A terminal multiplexer lets you switch easily between several programs in one terminal, detach them, keep working in background and more. GNU/screen and tmux are examples of a terminal multiplexer on Linux and Unix-like system such as MacOS. tmux provides much of the same functionality as GNU/screen, but it is distributed under a BSD license. From the blog post:
I’ve been using terminal multiplexers for a few years, but never properly.
In the beginning, it was just me and the (plain) terminal. Then I started using Byobu, because it was company-standard at my first job. Later I installed tmux on my personal computer because it seemed more popular. And every time I work on a remote server, I use Screen. Lions and tigers and bears, oh my!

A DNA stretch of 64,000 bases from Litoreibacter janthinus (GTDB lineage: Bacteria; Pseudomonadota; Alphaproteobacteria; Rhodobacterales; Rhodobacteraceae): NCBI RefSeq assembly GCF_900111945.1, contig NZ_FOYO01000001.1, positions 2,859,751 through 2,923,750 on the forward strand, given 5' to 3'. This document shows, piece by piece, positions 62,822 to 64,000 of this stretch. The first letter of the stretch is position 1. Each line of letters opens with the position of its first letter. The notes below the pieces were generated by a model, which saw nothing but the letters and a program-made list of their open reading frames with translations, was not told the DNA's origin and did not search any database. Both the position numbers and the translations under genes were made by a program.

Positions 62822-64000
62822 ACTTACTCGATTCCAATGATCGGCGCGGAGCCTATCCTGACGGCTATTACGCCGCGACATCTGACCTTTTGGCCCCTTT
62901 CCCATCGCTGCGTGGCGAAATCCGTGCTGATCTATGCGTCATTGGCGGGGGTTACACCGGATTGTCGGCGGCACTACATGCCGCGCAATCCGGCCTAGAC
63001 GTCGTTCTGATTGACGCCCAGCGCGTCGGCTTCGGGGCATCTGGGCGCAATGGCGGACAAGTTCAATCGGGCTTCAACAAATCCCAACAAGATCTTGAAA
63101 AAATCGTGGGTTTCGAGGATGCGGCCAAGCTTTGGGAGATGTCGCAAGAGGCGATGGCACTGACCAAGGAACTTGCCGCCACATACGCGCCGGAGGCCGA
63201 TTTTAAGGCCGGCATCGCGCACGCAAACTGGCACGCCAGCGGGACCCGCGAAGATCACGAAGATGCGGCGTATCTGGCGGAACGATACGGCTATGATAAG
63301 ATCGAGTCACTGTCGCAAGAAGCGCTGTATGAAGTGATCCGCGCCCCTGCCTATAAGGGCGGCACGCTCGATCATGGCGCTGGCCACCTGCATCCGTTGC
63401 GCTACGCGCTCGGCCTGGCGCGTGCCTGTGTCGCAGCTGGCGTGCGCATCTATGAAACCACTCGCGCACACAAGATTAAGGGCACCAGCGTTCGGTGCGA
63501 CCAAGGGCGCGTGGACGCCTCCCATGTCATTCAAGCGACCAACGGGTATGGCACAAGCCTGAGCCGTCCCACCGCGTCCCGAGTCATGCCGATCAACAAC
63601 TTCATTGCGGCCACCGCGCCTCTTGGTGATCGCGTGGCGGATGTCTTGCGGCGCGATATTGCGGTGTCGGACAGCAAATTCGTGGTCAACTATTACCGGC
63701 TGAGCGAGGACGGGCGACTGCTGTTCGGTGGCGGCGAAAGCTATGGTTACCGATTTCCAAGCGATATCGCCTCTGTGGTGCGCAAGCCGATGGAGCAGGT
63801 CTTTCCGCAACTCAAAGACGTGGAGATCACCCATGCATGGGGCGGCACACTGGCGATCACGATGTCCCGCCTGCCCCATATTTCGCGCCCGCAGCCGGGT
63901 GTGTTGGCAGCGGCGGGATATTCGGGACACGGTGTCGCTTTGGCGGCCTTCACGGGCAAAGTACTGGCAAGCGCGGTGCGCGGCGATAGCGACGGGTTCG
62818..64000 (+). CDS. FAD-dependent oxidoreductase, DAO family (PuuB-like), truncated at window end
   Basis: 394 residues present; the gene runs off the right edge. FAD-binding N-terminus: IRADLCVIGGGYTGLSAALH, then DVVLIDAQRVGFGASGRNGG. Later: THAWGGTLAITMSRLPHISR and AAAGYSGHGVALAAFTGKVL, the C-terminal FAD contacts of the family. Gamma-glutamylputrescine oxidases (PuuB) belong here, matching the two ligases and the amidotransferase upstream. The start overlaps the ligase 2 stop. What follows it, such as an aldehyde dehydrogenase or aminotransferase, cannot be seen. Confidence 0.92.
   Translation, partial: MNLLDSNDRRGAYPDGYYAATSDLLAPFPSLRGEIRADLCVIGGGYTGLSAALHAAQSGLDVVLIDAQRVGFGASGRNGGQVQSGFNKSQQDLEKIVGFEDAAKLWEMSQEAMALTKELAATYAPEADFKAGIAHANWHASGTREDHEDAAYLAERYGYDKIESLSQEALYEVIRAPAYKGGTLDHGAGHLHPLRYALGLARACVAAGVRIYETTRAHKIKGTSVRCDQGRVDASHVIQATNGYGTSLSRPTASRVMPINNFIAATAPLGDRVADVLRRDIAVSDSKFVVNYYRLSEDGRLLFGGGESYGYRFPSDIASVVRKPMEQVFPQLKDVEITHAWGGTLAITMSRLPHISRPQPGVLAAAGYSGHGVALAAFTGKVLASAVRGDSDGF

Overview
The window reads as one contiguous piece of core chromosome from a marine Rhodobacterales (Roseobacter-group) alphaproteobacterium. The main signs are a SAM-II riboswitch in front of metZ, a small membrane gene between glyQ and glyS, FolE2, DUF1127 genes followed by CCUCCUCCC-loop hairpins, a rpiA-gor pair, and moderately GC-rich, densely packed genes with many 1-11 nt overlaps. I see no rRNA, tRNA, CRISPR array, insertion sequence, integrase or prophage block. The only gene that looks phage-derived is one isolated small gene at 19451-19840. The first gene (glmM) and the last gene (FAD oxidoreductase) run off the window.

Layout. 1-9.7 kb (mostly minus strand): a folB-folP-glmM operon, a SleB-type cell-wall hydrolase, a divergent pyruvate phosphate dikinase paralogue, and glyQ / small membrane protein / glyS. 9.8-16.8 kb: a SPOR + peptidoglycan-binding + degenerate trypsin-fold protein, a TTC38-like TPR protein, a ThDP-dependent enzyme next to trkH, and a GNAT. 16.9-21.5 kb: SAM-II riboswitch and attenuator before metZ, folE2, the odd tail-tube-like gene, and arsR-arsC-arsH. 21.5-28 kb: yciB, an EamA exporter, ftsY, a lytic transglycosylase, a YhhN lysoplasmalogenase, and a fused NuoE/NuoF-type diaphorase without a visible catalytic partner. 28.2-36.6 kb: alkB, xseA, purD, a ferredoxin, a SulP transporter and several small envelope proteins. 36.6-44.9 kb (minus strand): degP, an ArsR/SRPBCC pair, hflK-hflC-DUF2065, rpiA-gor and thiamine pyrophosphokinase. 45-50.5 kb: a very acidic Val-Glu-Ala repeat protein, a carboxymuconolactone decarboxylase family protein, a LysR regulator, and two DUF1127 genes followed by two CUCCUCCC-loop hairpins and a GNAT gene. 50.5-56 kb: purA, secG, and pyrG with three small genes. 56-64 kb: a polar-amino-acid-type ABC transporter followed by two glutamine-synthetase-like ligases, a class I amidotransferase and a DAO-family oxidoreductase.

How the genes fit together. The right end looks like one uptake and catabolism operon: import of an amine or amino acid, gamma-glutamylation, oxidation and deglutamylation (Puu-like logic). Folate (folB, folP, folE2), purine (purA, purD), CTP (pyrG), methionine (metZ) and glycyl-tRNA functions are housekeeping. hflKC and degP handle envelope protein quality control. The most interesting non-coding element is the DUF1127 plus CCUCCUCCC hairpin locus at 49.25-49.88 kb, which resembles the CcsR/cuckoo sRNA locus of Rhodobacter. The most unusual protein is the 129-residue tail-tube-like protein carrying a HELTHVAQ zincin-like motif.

This begs a few of questions. We’ll go through them in the next section.
As a quick aside before we dive in—’terminal multiplexer’ is an intimidating term. But none of the concepts are complex. Terminal means console and multipexing is just running numerous processes at the same time in one place.
- Read more: Project #5: Using tmux Properly